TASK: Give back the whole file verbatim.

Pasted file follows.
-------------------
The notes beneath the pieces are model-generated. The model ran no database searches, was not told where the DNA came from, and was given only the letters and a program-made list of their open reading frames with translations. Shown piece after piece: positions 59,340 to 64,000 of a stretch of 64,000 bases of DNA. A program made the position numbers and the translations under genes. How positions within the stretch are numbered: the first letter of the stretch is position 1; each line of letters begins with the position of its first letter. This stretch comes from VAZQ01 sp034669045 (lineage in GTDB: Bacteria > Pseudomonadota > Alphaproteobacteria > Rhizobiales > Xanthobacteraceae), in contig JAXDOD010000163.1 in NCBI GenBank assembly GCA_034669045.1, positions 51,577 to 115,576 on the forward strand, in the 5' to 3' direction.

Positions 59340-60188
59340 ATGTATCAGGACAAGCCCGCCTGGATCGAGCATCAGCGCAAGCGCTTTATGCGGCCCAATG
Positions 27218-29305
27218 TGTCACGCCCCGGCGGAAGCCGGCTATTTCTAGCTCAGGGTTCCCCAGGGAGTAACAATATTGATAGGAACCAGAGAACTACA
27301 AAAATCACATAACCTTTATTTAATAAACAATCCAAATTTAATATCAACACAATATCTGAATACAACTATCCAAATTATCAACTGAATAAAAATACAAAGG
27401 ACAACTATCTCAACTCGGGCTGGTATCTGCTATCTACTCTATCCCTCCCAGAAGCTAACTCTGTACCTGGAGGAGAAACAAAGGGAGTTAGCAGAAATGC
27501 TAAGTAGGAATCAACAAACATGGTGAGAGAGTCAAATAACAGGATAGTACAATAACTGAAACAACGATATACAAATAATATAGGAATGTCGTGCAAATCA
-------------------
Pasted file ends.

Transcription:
The notes beneath the pieces are model-generated. The model ran no database searches, was not told where the DNA came from, and was given only the letters and a program-made list of their open reading frames with translations. Shown piece after piece: positions 59,340 to 64,000 of a stretch of 64,000 bases of DNA. A program made the position numbers and the translations under genes. How positions within the stretch are numbered: the first letter of the stretch is position 1; each line of letters begins with the position of its first letter. This stretch comes from VAZQ01 sp034669045 (lineage in GTDB: Bacteria > Pseudomonadota > Alphaproteobacteria > Rhizobiales > Xanthobacteraceae), in contig JAXDOD010000163.1 in NCBI GenBank assembly GCA_034669045.1, positions 51,577 to 115,576 on the forward strand, in the 5' to 3' direction.

Positions 59340-60188
59340 ATGTATCAGGACAAGCCCGCCTGGATCGAGCATCAGCGCAAGCGCTTTATGCGGCCCAATG
Positions 27218-29305
27218 TGTCACGCCCCGGCGGAAGCCGGCTATTTCTAGCTCAGGGTTCCCCAGGGAGTAACAATATTGATAGGAACCAGAGAACTACA
27301 AAAATCACATAACCTTTATTTAATAAACAATCCAAATTTAATATCAACACAATATCTGAATACAACTATCCAAATTATCAACTGAATAAAAATACAAAGG
27401 ACAACTATCTCAACTCGGGCTGGTATCTGCTATCTACTCTATCCCTCCCAGAAGCTAACTCTGTACCTGGAGGAGAAACAAAGGGAGTTAGCAGAAATGC
27501 TAAGTAGGAATCAACAAACATGGTGAGAGAGTCAAATAACAGGATAGTACAATAACTGAAACAACGATATACAAATAATATAGGAATGTCGTGCAAATCA